Ikimasho means « let’s go! » in Japanese.
It’s both a tribute to the leap of faith of two friends starting a VR game company in 2017 (ancient times in our hardware-intensive sector), and a way to remember that our inspiration comes from the fun we had playing Japanese games. Had the industry be different we’d have named ourselves Andiamo, Balle or « On y va ».
Ikimasho’s story can be traced back to a very specific date, when Olivier replied to Yann about the infamous Gamasutra article the latter had just published. Since then, it’s all been uphill.
Because VR immerses us in the virtual world, we don’t just play the games anymore. We live them. To build worlds that are worth living in, we must go much further than traditional “environmental storytelling” into the realm of “world storytelling”, which encompasses just about every aspect of the game and requires the utmost attention to detail in service of the key emotion we creators are trying to convey. And one aspect in particular is paramount: the coherent relationship between player actions and the character’s actions in and on the virtual world.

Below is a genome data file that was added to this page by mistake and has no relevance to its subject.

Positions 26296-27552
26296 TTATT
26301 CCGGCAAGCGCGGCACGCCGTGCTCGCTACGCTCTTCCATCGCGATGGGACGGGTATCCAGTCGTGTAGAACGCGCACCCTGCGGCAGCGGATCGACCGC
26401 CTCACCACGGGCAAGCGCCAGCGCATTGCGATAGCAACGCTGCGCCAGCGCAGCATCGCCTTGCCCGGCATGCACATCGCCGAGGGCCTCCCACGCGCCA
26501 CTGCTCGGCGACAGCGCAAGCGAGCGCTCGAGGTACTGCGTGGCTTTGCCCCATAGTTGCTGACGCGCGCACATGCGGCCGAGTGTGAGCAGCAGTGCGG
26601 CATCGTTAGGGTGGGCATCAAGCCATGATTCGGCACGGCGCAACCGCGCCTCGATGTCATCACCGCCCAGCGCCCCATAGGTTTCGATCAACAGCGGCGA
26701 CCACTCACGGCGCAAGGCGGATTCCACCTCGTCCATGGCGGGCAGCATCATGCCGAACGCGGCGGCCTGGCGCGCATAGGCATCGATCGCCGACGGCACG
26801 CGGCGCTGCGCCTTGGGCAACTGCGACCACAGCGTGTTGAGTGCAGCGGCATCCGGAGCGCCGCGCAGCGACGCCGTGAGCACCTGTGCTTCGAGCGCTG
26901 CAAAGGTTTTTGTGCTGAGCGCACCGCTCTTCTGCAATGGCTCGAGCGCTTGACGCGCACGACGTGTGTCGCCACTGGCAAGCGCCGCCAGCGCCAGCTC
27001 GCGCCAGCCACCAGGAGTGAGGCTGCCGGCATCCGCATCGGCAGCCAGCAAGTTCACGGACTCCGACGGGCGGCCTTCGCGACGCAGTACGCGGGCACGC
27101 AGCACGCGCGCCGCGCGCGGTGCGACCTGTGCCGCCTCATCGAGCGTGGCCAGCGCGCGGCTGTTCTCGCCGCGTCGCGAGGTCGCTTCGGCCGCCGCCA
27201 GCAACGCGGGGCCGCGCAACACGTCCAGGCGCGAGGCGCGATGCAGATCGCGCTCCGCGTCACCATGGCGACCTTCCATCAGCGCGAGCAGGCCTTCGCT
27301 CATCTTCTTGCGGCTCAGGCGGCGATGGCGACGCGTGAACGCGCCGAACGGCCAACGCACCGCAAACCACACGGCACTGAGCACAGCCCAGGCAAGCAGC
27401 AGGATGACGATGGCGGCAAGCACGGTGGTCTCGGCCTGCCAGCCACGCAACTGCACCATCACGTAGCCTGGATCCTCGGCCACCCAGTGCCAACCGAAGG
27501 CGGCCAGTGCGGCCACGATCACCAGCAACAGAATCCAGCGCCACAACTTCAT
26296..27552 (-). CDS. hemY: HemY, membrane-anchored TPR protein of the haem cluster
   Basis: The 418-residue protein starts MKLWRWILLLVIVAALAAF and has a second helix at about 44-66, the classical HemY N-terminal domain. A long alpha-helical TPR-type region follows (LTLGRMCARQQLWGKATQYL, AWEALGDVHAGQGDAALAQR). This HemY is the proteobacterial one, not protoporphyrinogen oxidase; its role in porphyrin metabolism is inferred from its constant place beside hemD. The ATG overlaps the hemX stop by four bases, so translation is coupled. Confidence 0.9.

Involving the body
Our players are not merely pressing buttons anymore, they now physically engage with the actions we require them to perform. This requires of us creators to design each action, even one as benign as picking up an object, into something physiologically rewarding.
Just like the real world, virtual worlds are only meaningful if they are, and keep being, rich, surprising, and allow for meaningful interaction. Us developers, especially with small teams so early into the medium, need to make sure we build our games for scale from the get-go.